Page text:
git-fast-export(1) — Linux manual page

NAME | SYNOPSIS | DESCRIPTION | OPTIONS | EXAMPLES | ANONYMIZING | LIMITATIONS | SEE ALSO | GIT | COLOPHON

GIT-FAST-EXPORT(1)             Git Manual             GIT-FAST-EXPORT(1)

NAME         top

       git-fast-export - Git data exporter

SYNOPSIS         top

       git fast-export [<options>] | git fast-import

DESCRIPTION         top

       This program dumps the given revisions in a form suitable to be
       piped into git fast-import.

       You can use it as a human-readable bundle replacement (see
       git-bundle(1)), or as a format that can be edited before being
       fed to git fast-import in order to do history rewrites (an
       ability relied on by tools like git filter-repo).

OPTIONS         top

       --progress=<n>
           Insert progress statements every <n> objects, to be shown by
           git fast-import during import.

       --signed-tags=(verbatim|warn|warn-strip|strip|abort)
           Specify how to handle signed tags. Since any transformation
           after the export can change the tag names (which can also
           happen when excluding revisions) the signatures will not
           match.

           When asking to abort (which is the default), this program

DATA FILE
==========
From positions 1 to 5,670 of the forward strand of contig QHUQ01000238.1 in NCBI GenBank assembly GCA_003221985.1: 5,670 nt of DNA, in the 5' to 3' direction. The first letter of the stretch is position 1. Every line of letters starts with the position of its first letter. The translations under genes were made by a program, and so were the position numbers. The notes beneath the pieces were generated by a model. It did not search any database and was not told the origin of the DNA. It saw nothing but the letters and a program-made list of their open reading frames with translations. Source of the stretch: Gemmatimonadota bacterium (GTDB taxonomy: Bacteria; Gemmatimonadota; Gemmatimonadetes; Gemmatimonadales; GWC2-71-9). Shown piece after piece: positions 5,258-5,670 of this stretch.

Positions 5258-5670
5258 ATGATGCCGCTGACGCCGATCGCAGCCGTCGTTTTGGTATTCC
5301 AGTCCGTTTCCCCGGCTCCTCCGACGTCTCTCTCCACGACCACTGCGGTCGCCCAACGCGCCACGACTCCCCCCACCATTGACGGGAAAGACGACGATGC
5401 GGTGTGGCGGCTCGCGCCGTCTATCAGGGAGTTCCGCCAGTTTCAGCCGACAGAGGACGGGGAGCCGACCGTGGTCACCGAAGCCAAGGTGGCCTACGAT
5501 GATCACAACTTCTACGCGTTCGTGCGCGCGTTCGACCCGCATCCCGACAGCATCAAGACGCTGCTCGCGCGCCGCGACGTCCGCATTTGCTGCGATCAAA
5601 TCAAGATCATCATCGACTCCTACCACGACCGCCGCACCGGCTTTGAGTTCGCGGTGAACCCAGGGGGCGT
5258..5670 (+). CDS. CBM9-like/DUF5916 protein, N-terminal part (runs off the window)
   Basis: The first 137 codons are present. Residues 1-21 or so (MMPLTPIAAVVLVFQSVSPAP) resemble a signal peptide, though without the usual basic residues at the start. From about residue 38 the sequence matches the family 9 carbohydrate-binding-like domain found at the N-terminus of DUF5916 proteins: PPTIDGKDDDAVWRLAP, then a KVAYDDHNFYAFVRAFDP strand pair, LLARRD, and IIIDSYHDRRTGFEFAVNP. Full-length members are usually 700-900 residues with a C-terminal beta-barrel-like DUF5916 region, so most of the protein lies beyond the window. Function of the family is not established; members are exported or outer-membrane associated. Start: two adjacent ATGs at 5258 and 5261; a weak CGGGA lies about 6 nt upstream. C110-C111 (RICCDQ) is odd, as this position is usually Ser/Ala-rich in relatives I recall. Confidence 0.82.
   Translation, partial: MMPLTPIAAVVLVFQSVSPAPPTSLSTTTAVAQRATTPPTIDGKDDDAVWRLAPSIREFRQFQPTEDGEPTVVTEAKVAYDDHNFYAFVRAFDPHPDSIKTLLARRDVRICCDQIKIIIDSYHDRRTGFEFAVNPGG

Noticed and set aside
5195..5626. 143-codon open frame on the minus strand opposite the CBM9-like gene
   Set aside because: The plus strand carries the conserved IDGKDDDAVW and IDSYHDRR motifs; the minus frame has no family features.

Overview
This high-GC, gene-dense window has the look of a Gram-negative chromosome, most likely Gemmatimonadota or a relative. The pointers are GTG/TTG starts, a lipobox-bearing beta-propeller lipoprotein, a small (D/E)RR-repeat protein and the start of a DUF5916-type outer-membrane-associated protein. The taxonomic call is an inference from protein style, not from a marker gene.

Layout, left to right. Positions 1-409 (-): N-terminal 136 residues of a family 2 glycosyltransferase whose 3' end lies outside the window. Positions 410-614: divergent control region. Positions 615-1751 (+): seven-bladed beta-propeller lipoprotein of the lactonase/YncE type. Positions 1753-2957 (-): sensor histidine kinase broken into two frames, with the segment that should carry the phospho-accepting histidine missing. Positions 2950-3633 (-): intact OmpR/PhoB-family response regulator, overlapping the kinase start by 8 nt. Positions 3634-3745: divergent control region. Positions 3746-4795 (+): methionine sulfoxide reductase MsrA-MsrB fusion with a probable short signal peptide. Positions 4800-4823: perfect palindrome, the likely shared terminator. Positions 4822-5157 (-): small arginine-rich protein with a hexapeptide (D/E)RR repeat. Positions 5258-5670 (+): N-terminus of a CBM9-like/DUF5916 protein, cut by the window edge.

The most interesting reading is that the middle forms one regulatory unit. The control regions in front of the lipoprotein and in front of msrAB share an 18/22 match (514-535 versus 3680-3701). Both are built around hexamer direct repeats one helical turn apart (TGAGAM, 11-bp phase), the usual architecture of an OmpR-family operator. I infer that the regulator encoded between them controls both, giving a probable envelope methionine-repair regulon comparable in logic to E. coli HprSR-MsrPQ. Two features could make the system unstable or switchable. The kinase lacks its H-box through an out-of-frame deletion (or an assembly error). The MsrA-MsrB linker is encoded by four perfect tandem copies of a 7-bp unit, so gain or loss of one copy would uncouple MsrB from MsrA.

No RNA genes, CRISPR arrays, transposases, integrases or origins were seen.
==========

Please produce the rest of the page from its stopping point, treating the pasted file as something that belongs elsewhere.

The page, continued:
will die when encountering a signed tag. With strip, the tags
           will silently be made unsigned, with warn-strip they will be
           made unsigned but a warning will be displayed, with verbatim,
           they will be silently exported and with warn, they will be
           exported, but you will see a warning.

       --tag-of-filtered-object=(abort|drop|rewrite)
           Specify how to handle tags whose tagged object is filtered
           out. Since revisions and files to export can be limited by
           path, tagged objects may be filtered completely.

           When asking to abort (which is the default), this program
           will die when encountering such a tag. With drop it will omit
           such tags from the output. With rewrite, if the tagged object
           is a commit, it will rewrite the tag to tag an ancestor
           commit (via parent rewriting; see git-rev-list(1))

       -M, -C
           Perform move and/or copy detection, as described in the
           git-diff(1) manual page, and use it to generate rename and
           copy commands in the output dump.

           Note that earlier versions of this command did not complain
           and produced incorrect results if you gave these options.

       --export-marks=<file>
           Dumps the internal marks table to <file> when complete. Marks
           are written one per line as :markid SHA-1. Only marks for